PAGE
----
Title: The Marriage Portrait
Author: Maggie O’Farrell
Imprint: Knopf Canada
Released: September 6, 2022
I wanted to read Maggie O’Farrell‘s latest book, The Marriage Portrait because I enjoyed her earlier work. I loved After You’d Gone, The Distance Between Us, and The Hand That First Held Mine. I look for her work when browsing used bookstores, which is a pleasurable hobby. So, I was delighted to win an uncorrected proof of this book in a giveaway on Goodreads. The version of the book I read was 436 pages long.
I have not yet read Hamnet, which was critically acclaimed, but after reading The Marriage Portrait, set in Renaissance Italy, I can say that O’Farrell writes exquisitely about 16th-century Florence. Her descriptions of the setting, architecture, fashion, the Medici nobility, the poverty of the plebes, and the tumultuous emotions of her protagonist, Lucrezia, are flawless.
Lucrezia de’ Medici was the fifth child of Cosimo I de’ Medici, the Grand Duke of Tuscany. When her elder sister Maria died, Cosimo gave Lucrezia’s hand in marriage to her fiancée. O’Farrell conjures Lucrezia’s wedding day at the age of thirteen to Alfonso, the Duke of Ferrara, Modena and Reggio, who is more than twice her age, in marvellous, intimate detail, and we can empathize with everything the young girl experiences. Likewise, her portrayal of the tiger’s anger and grief earlier in the novel is authentic and heart-wrenching.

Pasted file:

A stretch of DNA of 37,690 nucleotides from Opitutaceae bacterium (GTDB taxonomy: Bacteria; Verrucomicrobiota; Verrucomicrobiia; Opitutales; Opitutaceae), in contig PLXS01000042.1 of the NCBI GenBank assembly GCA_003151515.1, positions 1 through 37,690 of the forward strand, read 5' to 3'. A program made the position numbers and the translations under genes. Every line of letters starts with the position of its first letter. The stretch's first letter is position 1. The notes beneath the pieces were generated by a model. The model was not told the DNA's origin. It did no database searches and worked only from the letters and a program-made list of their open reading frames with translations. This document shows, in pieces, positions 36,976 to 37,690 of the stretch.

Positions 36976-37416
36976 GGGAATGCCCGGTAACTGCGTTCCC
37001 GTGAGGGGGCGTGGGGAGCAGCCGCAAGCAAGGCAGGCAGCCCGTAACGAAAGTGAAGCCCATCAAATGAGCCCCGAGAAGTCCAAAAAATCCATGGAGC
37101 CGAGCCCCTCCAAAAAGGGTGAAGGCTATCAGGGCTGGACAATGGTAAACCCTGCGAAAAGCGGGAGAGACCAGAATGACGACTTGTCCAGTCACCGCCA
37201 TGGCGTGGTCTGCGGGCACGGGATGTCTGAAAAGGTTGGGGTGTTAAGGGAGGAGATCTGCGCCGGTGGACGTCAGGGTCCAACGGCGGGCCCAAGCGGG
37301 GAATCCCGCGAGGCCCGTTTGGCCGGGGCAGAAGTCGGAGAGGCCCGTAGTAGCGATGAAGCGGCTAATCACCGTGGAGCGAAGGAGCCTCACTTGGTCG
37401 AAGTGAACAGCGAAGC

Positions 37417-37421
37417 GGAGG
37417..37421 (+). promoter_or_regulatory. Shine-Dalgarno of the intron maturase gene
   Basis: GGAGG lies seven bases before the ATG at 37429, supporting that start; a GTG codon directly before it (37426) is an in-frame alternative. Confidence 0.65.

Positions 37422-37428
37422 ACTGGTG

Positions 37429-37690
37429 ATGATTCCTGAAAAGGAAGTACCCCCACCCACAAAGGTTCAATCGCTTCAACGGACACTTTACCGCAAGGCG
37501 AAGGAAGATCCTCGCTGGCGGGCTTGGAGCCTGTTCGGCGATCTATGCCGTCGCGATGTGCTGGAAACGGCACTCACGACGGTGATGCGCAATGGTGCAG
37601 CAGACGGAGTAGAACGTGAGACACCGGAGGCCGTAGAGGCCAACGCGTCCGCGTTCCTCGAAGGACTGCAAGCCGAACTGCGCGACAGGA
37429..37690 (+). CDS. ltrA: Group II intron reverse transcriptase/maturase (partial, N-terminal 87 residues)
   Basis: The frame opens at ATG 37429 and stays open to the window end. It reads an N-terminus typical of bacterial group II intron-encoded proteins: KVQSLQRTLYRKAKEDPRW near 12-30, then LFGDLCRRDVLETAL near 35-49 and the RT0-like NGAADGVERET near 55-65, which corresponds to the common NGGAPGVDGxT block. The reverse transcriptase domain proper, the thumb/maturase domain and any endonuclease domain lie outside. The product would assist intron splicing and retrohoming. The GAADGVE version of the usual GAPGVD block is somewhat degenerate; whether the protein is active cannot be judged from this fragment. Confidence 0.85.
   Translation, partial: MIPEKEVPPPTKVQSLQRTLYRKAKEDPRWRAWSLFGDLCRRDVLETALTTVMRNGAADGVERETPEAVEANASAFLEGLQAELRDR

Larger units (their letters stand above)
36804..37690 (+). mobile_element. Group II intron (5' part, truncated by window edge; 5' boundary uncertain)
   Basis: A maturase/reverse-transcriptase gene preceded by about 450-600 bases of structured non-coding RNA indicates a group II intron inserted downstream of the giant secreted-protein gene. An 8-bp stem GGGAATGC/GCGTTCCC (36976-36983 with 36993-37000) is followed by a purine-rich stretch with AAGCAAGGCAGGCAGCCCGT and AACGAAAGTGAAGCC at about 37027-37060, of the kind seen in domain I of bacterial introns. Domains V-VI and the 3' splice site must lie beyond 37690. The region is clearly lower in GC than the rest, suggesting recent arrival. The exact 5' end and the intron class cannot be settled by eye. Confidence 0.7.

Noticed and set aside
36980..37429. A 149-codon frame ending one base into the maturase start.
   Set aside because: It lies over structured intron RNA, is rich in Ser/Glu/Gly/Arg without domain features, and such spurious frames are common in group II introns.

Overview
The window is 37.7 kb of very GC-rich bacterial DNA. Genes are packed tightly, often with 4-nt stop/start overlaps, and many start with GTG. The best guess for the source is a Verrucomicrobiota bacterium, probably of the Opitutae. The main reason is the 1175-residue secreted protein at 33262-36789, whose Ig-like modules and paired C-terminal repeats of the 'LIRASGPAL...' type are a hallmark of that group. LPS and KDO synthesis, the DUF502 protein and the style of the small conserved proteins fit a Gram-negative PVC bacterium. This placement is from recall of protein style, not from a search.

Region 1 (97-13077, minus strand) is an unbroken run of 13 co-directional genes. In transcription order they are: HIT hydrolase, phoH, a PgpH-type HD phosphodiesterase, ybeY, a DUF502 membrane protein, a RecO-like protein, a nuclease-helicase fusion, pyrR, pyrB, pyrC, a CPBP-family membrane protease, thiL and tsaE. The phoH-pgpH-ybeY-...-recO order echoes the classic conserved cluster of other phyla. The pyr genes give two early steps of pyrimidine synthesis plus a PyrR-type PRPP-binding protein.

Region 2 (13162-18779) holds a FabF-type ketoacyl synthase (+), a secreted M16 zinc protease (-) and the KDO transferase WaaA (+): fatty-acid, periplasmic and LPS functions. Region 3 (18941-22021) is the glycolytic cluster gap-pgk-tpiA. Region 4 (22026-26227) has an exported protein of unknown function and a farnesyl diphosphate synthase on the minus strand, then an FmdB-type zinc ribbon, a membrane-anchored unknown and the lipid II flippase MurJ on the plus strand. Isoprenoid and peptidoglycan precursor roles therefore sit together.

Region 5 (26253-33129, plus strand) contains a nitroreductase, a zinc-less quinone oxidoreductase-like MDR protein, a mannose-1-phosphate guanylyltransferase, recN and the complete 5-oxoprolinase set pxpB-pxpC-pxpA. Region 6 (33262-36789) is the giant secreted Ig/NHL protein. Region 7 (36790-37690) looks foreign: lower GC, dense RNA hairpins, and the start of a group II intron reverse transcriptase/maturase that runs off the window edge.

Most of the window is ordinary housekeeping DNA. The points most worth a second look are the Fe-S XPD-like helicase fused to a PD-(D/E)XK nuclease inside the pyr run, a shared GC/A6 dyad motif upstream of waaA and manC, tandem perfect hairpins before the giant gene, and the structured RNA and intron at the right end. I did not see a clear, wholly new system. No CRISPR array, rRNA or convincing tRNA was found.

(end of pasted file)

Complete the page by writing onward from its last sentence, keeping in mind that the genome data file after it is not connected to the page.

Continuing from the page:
O’Farrell’s ability to depict dread is astonishing. Women of our time would never be able to understand how terrible it would have been to have lived in the 16th century without the work of gifted storytellers like O’Farrell. Can you imagine never being allowed to leave your room without permission? Can you imagine being married off to a twenty-four-year-old man when you are thirteen? We feel everything Lucrezia feels and find ourselves holding our breath at times. Yet, Lucrezia’s ability to find solace in her cruel world through her art is inspiring. I rooted for her throughout the book.
I would love to see O’Farrell write a book about Lucrezia and Jacopo, the artist if there was a chance that they escaped together. The way she wrote the ending was beautiful. However, I believe The Marriage Portrait was inspired by Robert Browning’s poem, “My Last Duchess,” and we know that Lucrezia died at the age of sixteen, cursed by her genealogy and the customs of the times.
In the version of the book I read, its pacing drags, with some of its 60–84–page chapters set in the days before or just after Lucrezia’s marriage to Alfonso, and I would prefer they had been chopped into thirds. Other chapters, set in the book’s present, which excitingly depict Lucrezia’s fear of being murdered by her husband, are no more than a few pages. What struck me most about this version is how long almost every sentence is (especially in the first third of the book); many are whole paragraphs, which can make for a tedious reading experience. If you were to read passages out loud, you would often gasp for air. I hope that the fully edited version tightened O’Farrell‘s magnificent prose just a little to improve its fluidity, but overall this is a captivating story.